the Guggenheim, Painting with White Border, 1913. It appears primarily
abstract, but has two specifically Russian iconographic references: a troika
(three horses) and St. George and the Dragon.
The Phillips Collection’s current exhibition on Kandinsky not only provides insight into the thought process of this giant of early 20th century abstraction, but it also gives us a chance to compare the artists with whom he worked and influenced.
The Kandinsky exhibition is juxtaposed next to an exhibition of contemporary artist Frank Stella, whose sculptures are influenced by music of Domenico Scarlatti, called Stella Sounds. The metal and plastic sculptures point, poke off the walls and into space curving vigorously with color. They become 3-dimensional expressions of abstraction comparable to Kandinsky.
on view at the Phillips are based on the Sonatas of Italian composer Domenico Scarlatti
The Phillips exhibition is educational, showing his drawings and his working process. Included is Sketch 1 for Painting with White Border (Moscow), a major holding of The Phillips Collection, as well as ten other preparatory studies in watercolor, ink, and pencil. But even more instructive is putting Kandinsky in perspective with his colleagues in two German art groups, the Blaue Reiter and the Bauhaus. If the great Russian painter and philosopher was the spiritual leader amongst the abstract artists centered around Munich, their spokesman, it is fitting because his art is the brashest and most assertive of the group.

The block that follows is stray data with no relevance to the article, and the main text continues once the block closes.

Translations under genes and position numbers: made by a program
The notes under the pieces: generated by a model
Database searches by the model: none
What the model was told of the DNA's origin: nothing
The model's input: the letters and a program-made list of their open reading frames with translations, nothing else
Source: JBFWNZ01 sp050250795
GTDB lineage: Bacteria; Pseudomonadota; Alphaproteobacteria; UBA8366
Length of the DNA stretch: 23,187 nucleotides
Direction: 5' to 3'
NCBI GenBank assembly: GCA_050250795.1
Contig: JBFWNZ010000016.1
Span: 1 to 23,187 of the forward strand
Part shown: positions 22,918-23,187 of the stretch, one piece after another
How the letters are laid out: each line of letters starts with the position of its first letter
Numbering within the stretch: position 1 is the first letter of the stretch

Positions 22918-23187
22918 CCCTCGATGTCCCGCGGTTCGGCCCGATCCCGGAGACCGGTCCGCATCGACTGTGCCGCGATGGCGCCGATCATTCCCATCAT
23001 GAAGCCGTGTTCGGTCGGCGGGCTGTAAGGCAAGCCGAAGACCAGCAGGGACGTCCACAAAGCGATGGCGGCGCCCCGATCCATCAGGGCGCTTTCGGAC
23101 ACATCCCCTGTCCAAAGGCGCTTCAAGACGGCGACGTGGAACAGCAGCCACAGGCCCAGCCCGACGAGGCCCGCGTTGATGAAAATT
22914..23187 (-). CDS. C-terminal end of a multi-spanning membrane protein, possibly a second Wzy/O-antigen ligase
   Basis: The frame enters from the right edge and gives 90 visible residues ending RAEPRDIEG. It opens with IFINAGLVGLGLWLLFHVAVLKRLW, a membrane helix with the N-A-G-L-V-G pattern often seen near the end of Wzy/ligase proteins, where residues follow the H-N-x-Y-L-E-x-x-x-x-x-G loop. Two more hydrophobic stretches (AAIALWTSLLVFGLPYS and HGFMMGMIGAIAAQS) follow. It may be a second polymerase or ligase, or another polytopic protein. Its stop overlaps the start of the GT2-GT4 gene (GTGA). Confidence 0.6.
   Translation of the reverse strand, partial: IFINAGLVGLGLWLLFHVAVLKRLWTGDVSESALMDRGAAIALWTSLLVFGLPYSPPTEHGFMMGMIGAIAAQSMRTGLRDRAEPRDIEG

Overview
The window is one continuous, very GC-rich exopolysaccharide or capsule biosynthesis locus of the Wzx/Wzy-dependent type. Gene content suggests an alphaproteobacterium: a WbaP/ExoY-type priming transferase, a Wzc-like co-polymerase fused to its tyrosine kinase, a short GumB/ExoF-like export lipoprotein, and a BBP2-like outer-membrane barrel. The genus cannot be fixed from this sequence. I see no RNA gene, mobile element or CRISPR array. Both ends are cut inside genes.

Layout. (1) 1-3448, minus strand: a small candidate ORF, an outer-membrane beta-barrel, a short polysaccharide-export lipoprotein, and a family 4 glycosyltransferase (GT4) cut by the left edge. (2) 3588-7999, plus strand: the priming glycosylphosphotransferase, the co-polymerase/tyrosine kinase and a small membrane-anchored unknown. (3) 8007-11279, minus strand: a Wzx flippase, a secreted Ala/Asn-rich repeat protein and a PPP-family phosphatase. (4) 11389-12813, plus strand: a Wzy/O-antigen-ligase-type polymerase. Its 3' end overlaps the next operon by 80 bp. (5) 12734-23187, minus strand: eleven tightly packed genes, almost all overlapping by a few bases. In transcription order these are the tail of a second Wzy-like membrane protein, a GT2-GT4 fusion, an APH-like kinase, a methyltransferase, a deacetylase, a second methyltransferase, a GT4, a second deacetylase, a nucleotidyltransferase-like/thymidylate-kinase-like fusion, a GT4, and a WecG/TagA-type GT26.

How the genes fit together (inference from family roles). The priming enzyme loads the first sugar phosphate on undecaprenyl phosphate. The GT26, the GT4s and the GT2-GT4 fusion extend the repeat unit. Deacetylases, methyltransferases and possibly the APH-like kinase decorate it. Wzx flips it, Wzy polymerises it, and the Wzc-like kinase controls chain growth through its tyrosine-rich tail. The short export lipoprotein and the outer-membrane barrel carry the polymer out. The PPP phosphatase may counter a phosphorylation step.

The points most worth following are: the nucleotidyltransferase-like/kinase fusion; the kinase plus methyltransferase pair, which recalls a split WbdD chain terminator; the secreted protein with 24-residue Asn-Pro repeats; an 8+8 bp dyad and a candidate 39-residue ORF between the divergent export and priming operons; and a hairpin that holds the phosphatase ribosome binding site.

The Phillips owns many paintings done by Kandinsky’s colleagues : Franz Marc, the other leader of Der Blaue Reiter (The Blue Rider) who died in World War I; the nervous Austrian, Oskar Kokoschka; the whimsical, childlike but sophisticated Paul Klee, and the playful American-German Lyonel Feininger. It’s a special treat to see the other early masters of Expressionism.
Beginning in 1922, Kandinsky taught at the Die Bauhaus, a comprehensive art and design school. Paul Klee was one of his colleagues there, as well as in Der Blaue Reiter. Klee’s art is as abstract, automatic and free as Kandinsky. But his vision is more subtle, more simple and more symbolic. Having at least 5 paintings by Klee to compare, we clearly see the difference.
One of the great strengths of this Washington museum is its commitment to comparative exhibitions which give the viewer a fuller understanding of individual artists. Fortunately, the Phillips already has a large collection of early Modernism to supplement its exhibitions. The Kandinsky and Stella displays will be on view until September 4.